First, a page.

Author: Josephine Tey (nom de plume of Elizabeth MacKintosh, aka Gordon Daviot)
Novel: The Daughter of Time
#1 on the CWA list, #4 on the MWA list.
Word Count: 48450
Age of author at time of publication: 55.
Previous novels published by this author: nine. (and a number of plays)
Opening line: Grant lay on his high white cot and stared at the ceiling.
Significance: Final novel published during the lifetime of a great mystery author. A unique mystery.
Real Significance: It changed history.
Hello? Those who fantasize about going back in time to change history should stop concentrating on building a time machine and consider writing a novel.
This novel takes place in a hospital room where Josephine Tey's favorite detective, Inspector Alan Grant, is going crazy while taking forever to convalesce from a broken leg. So he turns to reading history. Except. . .
This novel really takes place inside the British consciousness. At the time of its publication, King Richard the Third was the champion villain among the English monarchy, in particular because he killed his two young nephews/princes in the Tower of London. In the British psyche, this may well have been The Crime of the Millennium. Before it came common practice to tear apart conventional wisdom, Tey constructed a historical treatise in mystery format that set out to rehabilitate King Richard's reputation. In that respect, her book was a fantastic success. It even helped lead to the recent discovery of King Richard's bones. (Discussed in the New Yorker link below)
Cleverly plotted, in this compact novel the reader learns of each new piece of evidence exonerating Richard the Third at the same time that the fictional detective uncovers it. Some of this evidence is compelling: Richard the Third had nothing to gain from killing his nephews. The history of Richard the Third was written by his hated rival and successor, Henry VII. It was this history that Shakespeare called upon, which once having written one of the great plays of all time, cemented Richard's unsavory reputation.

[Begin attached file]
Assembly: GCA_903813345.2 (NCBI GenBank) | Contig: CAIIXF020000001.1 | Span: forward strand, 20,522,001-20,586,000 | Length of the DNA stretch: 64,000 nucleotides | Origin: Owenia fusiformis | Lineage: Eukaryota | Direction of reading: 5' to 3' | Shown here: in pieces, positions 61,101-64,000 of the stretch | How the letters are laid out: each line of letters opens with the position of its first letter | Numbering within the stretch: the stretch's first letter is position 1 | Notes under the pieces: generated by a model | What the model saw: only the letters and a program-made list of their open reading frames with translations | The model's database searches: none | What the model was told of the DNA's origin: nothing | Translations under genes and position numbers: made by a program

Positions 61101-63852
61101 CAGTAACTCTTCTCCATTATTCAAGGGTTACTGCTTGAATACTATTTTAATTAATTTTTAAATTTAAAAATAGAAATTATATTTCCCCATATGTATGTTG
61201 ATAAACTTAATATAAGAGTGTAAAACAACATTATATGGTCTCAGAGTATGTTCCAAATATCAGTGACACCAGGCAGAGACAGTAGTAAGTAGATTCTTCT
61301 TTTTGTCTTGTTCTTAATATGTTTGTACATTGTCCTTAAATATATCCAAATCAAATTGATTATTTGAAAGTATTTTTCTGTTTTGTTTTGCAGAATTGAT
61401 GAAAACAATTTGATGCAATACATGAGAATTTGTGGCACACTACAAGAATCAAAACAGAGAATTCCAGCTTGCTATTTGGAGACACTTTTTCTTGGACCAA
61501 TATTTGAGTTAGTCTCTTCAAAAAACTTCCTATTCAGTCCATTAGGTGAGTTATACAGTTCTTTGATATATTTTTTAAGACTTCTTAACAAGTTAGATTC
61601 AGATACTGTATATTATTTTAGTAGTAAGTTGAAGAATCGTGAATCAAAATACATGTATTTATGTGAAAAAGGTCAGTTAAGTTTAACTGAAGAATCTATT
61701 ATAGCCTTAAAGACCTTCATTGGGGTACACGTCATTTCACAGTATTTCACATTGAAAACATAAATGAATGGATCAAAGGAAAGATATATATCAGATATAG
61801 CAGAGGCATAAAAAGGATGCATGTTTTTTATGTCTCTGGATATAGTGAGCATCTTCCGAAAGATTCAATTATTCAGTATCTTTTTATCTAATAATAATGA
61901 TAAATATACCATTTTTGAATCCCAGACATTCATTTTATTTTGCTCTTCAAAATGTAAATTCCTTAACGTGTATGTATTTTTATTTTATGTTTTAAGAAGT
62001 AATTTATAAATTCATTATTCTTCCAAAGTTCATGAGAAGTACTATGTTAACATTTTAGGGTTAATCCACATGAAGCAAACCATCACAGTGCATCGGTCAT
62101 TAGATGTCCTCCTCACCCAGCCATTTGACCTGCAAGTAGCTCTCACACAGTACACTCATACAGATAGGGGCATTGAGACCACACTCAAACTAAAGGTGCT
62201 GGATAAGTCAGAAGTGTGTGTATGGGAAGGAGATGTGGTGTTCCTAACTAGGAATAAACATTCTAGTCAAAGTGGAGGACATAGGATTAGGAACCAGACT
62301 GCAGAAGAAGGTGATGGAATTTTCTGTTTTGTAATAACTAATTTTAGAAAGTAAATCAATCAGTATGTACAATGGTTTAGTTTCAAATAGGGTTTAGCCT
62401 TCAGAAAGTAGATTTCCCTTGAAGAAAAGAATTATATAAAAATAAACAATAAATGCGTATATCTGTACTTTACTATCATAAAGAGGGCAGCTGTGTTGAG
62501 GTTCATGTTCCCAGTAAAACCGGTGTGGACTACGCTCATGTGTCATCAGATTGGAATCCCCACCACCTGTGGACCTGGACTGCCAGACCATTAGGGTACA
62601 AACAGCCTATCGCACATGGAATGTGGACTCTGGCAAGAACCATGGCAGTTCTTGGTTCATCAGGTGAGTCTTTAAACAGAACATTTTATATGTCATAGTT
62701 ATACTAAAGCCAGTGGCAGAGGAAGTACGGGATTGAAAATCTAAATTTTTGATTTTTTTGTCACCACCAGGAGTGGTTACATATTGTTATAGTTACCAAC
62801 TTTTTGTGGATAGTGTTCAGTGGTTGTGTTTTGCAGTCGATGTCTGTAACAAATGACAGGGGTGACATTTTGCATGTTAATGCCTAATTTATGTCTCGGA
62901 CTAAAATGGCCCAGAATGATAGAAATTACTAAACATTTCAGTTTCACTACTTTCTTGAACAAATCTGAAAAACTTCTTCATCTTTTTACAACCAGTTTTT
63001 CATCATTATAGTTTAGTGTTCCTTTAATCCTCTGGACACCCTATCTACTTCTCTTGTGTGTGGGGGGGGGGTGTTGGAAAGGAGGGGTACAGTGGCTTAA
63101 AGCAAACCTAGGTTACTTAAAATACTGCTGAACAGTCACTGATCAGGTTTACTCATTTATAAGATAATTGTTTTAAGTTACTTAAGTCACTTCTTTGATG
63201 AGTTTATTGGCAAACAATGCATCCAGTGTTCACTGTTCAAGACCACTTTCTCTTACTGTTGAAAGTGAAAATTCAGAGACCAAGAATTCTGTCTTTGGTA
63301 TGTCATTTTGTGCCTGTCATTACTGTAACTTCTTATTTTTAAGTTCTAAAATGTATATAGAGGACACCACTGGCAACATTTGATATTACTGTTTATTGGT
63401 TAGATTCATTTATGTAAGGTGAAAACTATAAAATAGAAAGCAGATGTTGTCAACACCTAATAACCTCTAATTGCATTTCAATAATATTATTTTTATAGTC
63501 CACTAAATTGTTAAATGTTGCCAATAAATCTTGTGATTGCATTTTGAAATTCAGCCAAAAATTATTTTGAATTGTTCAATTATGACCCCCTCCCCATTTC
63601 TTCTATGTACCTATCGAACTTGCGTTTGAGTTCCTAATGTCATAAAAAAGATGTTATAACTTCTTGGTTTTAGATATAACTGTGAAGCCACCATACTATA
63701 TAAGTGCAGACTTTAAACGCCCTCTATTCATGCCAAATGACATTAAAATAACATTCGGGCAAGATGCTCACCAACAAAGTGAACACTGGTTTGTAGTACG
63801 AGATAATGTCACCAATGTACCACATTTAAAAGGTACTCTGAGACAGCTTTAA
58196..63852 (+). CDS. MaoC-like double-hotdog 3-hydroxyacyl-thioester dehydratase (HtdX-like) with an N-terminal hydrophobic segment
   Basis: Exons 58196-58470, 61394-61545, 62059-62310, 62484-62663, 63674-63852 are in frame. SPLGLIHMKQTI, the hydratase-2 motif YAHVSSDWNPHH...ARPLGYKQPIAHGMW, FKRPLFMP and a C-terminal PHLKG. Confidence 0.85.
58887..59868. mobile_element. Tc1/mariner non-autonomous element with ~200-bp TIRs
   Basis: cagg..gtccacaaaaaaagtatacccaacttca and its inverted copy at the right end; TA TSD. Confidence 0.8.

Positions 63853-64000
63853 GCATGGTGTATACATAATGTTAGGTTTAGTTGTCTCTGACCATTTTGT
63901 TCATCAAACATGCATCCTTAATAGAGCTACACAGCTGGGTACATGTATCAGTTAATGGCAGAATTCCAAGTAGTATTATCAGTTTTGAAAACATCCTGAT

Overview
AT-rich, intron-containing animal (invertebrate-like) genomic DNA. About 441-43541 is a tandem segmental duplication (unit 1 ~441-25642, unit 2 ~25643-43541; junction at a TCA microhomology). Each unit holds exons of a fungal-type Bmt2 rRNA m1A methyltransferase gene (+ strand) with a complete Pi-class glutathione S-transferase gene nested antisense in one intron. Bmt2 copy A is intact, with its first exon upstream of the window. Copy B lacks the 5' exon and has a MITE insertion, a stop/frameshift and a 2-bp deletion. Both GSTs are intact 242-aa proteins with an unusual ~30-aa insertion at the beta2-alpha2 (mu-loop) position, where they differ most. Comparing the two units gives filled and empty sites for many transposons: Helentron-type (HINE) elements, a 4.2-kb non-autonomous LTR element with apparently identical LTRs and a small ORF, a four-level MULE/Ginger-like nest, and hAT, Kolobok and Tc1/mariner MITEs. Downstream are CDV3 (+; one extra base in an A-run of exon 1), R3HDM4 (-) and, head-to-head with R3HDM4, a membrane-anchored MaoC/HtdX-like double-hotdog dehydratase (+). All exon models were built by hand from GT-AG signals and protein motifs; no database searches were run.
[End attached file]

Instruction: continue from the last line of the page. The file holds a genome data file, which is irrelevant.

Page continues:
Shakespeare often showed the biases of his age. He wasn't about to insult the Tudors, his patrons. His portrait of Joan of Arc depicted her as a wench and deserving of her death.
Other evidence presented in favor of Richard the Third is less compelling. Early on Inspector Grant is convinced from a portrait that someone with such a nice face couldn't be a killer.
So, was Richard the Third indeed innocent, perhaps even benevolent? I don't care. The point is not whether I should swing from one version of history to another, it is whether I should critically regard pre-packaged history.
Here are a pair of excellent articles about Josephine Tey and the impact of The Daughter of Time.
The Mystery of Josephine Tey. (Vanity Fair)
The Detective Novel That Convinced a Generation that Richard III Wasn't Evil. (New Yorker)
Petty complaints? Why do you even need to be in a hospital to recover from a broken leg?
Overall judgment: Highly Recommended.
I wrote a short-short "The Richard the Third Murder Mystery," presented here.
Martin Hill Ortiz is the author of Never Kill A Friend, Ransom Note Press.
|Never Kill A Friend, Ransom Note Press|
Never Kill A Friend is available for purchase in hard cover format and as an ebook.
The story follows Shelley Krieg, an African-American detective for the Washington DC Metro PD as she tries to undo a wrong which sent an innocent teenager to prison.
Hard cover: Amazon US
Kindle: Amazon US
Hard cover: Amazon UK
Kindle: Amazon UK
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